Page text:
A great venue, engaging speakers, amazing catering, impressive technical support and lots of curious potential clients. So was this a successful event? A key measure of success should be your bottom line, your event Return On Investment (ROI).
Sure, “branding, exposure or awareness” may be helpful, but do you know just how much exposure you got? Was the event worth the hefty budget that it soaked up? How is that even measurable?
For any event marketers or planners, calculating the return on your investment of your event has to be somewhere near the top of your priority list — especially as this is a growing slice of most companies’ budgets. So what can you do? Here are a few tips that may help.
Know your goals
First, know your goals. Eventgeek suggests these possibilities as a starting point.
- Increase brand awareness
- Increase sales
- Promote product (or service) knowledge
- Customer education
- Lead generation
- Media impressions and press coverage
- Increase website traffic
- Increase social media engagement
- Develop influencers and brand ambassadors
Once you’ve determined your specific goals, channel your effort only toward those things that will help you reach them.
Know what to measure
Now you need to figure out what data points you need to accurately measure in relation to the goals for your event.
Here’s a sampling of the types of data you might need:
- Qualified sales opportunities
- Net promoter score
- Social Mentions/Likes
- Survey responses
- Event website referrals and conversions
- Email clicks
- Email opens
- Search ad impressions and clicks
Know how to measure your ROI
Events drive leads for sales and are a powerful networking tool that enables companies and brands to connect with their audiences and clients face-to-face. But as any marketer, sales rep and event organiser will tell you, qualifying those collected leads is anything but certain. Why?
As Kissmetrics says, not all leads are created equal, and every individual at your event has their own unique journey to the final sale.
To calculate your ROI, you’ll have to include the entire cost of hosting the event. This will only work if you are careful to keep track of each and every expense, whether that’s the bottled water at the door, or the cost of the venue itself.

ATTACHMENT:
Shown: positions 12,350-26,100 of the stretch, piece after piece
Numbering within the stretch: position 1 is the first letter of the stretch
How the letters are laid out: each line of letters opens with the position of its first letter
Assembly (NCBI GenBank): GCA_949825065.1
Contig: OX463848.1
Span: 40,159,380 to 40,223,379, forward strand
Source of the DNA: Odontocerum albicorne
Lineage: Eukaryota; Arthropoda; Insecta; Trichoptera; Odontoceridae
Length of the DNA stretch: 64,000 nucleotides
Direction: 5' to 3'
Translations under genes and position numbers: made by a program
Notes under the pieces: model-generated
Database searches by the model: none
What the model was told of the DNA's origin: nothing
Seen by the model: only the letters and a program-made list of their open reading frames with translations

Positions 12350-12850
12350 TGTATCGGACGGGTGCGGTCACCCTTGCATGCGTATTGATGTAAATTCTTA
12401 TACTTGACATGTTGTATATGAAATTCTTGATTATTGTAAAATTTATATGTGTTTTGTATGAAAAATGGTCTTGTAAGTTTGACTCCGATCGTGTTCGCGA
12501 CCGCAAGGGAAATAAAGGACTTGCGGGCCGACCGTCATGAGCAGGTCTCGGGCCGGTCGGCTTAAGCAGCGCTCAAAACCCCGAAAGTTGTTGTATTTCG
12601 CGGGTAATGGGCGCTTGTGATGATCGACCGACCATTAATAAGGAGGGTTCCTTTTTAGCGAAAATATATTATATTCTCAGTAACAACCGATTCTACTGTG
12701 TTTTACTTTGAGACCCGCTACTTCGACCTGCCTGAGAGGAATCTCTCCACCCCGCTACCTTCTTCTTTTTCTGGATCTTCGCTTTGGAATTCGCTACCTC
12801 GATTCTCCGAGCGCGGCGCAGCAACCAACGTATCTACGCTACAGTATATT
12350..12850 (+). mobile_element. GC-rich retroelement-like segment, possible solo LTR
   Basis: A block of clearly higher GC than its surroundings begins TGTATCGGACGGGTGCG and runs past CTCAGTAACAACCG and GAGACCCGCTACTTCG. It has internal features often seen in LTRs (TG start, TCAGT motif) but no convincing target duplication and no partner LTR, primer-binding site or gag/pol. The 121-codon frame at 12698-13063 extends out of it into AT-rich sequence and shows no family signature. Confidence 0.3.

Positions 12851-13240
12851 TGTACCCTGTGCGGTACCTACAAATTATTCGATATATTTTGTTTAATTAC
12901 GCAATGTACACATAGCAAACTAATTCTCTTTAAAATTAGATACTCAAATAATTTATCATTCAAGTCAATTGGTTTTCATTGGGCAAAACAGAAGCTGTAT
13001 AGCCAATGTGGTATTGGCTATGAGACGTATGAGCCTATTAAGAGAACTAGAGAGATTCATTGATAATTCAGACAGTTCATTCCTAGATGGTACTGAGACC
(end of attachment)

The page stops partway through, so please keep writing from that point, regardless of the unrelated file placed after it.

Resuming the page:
Here’s a few new ways that you can effectively measure your event’s ROI.
1. Social listening
Tracking activity on social media pre and post-event is not new, but knowing what your audiences are saying during your event could help you plan for future events.
Set up a social listening dashboard to track your event’s unique hashtag. Some useful tools to help do this are Hootsuite, Google Alerts, and Mention. You’ll know who’s talking about your event in all sorts of social media contexts.
2. In-event surveys
Ask you attendees for their response to speakers or exhibitors before their minds are flooded with other concerns. You can do this by sending out surveys during the event, or at the end of that day. Find out how long they stayed at each session, whether they enjoyed the presentation, or if they would have preferred other items be covered.
Get responses also from exhibitors at the event. They have been actively engaging with your potential clientele, and can help you gauge the mood and level of satisfaction.
To capture responses, Kissmetrics suggests you use your own mobile app (if you have one), email (you should be collecting attendee email addresses during the event), and SurveyMonkey. All great tools
3. Targeted messaging
This may be particularly effective to remind attendees of specific items on a program throughout the day, like upcoming offers or special speakers. Then you can better measure the response to those items, and you’ll know whether to go down that track next time.
Getting an exact ROI on an event will always be an elusive target. But with good planning and the right data collection and analysis, you will know that your event was a success.